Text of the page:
Metro Weekly

Texas Gov. Greg Abbott mulling special legislative session

Calling a special session will all but ensure Lt. Gov. Dan Patrick's more stringent bathroom bill will pass

Gov. Greg Abbott – Photo: World Travel & Tourism Council, via Wikimedia.

Texas Gov. Greg Abbott has said he plans to announce later this week whether he will call a special legislative session that would keep lawmakers in Austin until an ongoing dispute between the state House and Senate can be resolved, reports the Austin American-Statesman.

“When it gets to a special session, the time and topics are solely up to the governor in the state of Texas,” Abbott said in a statement. “If we have a special session, we will be convening on only the topics I choose by the time of my choosing.”

Given Abbott’s recent political posturing, a special session is all but assured, and the topics of discussion will relate to a “sunset bill” that would allow several crucial state agencies to continue operating, a property tax relief bill, and a “bathroom bill” restricting which public restrooms transgender people may use.

The last two issues, in particular, have been a source of disagreement between Lt. Gov. Dan Patrick, who presides over the Senate and wants both bills to pass, and House Speaker Joe Straus, who has previously said he does not see the need for a “bathroom bill.”

Asked by reporters about how much pressure he was feeling from Patrick to call a special legislative session, Abbott answered, “None.” But last week, Patrick threatened to force a special session if the House did not rubber-stamp the property tax and bathroom bills previously passed by the Senate — even though that power rests solely with the governor.

Because the two chambers failed to agree on the provisions of the sunset legislation, Patrick has since used that as justification for the governor to call a special session. If Abbott bends to Patrick’s will, and calls a special session, it will almost ensure that Patrick will be able to force Straus’ hand and get both bills passed, complete with the Senate’s preferred language.

The debate over the bathroom measure is largely one of scope. The Senate prefers to restrict transgender people to using only those facilities that match their biological sex at birth in all public buildings, and would take away the ability of localities to pass their own LGBTQ-inclusive nondiscrimination policies. The House, meanwhile, prefers to limit the scope of their restrictions on transgender people to just school-age students, while providing transgender students with the option of using a single-stall facility if they so choose.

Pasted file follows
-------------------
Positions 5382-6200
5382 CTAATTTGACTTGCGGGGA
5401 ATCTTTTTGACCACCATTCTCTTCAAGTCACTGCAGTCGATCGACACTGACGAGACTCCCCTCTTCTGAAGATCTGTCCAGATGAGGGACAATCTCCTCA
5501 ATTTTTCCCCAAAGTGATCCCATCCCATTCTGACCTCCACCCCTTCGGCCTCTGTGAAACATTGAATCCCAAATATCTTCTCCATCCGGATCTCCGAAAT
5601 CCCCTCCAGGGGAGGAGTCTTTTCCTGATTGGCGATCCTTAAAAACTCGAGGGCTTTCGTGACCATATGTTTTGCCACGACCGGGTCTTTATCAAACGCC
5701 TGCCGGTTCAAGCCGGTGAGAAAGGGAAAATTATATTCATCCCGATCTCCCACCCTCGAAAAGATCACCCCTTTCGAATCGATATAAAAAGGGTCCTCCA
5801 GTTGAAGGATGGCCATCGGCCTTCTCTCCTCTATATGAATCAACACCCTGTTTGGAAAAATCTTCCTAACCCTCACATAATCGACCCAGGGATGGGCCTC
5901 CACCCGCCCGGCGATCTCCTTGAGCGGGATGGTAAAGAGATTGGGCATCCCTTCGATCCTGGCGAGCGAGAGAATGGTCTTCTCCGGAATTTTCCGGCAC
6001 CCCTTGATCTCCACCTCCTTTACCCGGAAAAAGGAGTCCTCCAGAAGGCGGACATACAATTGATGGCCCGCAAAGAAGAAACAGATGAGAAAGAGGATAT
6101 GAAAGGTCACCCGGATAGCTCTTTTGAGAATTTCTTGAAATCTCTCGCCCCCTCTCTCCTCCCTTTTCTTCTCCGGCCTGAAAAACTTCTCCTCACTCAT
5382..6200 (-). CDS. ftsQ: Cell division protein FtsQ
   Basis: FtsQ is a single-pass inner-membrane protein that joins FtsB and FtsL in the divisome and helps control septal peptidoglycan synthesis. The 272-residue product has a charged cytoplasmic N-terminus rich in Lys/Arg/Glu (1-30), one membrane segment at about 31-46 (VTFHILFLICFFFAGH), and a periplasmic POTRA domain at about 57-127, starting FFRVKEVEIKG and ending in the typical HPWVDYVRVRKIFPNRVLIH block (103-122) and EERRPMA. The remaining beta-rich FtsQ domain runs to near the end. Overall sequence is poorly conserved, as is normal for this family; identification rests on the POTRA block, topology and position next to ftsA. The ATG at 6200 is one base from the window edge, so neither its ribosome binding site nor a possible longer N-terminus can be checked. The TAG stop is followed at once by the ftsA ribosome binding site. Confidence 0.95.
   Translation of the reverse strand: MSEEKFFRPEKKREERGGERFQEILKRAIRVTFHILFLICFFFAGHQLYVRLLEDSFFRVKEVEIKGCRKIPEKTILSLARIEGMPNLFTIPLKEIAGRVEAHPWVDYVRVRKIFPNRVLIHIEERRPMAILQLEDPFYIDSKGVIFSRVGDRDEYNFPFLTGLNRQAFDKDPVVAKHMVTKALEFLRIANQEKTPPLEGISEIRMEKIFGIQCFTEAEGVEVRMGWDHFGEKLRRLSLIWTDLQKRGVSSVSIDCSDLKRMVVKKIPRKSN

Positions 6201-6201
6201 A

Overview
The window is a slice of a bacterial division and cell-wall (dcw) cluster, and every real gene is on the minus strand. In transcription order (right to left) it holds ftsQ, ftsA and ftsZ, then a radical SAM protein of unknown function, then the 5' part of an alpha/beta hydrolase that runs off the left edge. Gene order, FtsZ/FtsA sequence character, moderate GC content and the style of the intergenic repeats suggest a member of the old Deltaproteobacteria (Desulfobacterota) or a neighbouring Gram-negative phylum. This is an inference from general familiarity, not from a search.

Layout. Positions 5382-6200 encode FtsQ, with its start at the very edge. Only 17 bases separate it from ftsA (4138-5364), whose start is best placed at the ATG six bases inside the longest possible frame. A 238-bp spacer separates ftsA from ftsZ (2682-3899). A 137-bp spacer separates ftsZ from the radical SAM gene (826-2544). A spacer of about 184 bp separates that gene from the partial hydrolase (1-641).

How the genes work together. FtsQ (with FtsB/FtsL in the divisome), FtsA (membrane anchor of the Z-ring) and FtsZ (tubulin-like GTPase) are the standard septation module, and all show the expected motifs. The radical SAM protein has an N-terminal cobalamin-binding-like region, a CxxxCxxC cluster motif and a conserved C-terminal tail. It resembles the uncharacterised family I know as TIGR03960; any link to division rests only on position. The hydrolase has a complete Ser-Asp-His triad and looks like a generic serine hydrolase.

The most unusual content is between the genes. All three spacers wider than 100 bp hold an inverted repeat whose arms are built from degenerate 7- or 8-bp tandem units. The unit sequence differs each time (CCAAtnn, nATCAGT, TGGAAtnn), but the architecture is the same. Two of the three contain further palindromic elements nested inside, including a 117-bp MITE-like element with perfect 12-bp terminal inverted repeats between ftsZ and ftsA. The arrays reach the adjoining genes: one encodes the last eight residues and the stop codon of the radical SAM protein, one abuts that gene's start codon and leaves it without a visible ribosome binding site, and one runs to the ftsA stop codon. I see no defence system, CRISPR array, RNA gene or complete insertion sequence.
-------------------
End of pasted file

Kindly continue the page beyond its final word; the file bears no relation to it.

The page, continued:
Abbott has previously stated he wants to see the legislature pass all three contested bills, but also preferred that they do it during the regular session, as opposed to a special session, which would cost millions in taxpayer money.

However, if he calls a special session, and makes its end contingent on the passage of the bathroom and property tax bills, he risks being seen as weak and ceding his power to Patrick. That said, failing to wrangle some type of anti-transgender restrictions out of a special session would likely endanger Abbott’s standing among conservative voters, on whom he’ll have to rely for his re-election in 2018.

Equality Texas has called upon its members and allies to call Abbott’s office and demand that he not call a special session. Meanwhile, the CEOs of several prominent tech companies have signed a letter to Abbott asking him not to allow any discriminatory legislation, like the proposed bathroom bill, to become law. Signatories include Facebook’s Mark Zuckerberg, Apple’s TIm Cook, Amazon CEO Jeff Wilke, IBM Chairman Ginni Rometty, Microsoft Corp. President Brad Smith, and Google’s Sundar Pichai.

“As large employers in the state, we are gravely concerned that any such legislation would deeply tarnish Texas’ reputation as open and friendly to businesses and families,” reads the letter, a copy of which was sent to The Dallas Morning News. “Our ability to attract, recruit, and retain top talent, encourage new business relocations, expansions, and investment, and maintain our economic competitiveness would all be negatively affected. … We strongly urge you and the Texas legislature not to further pursue legislation of this kind.”

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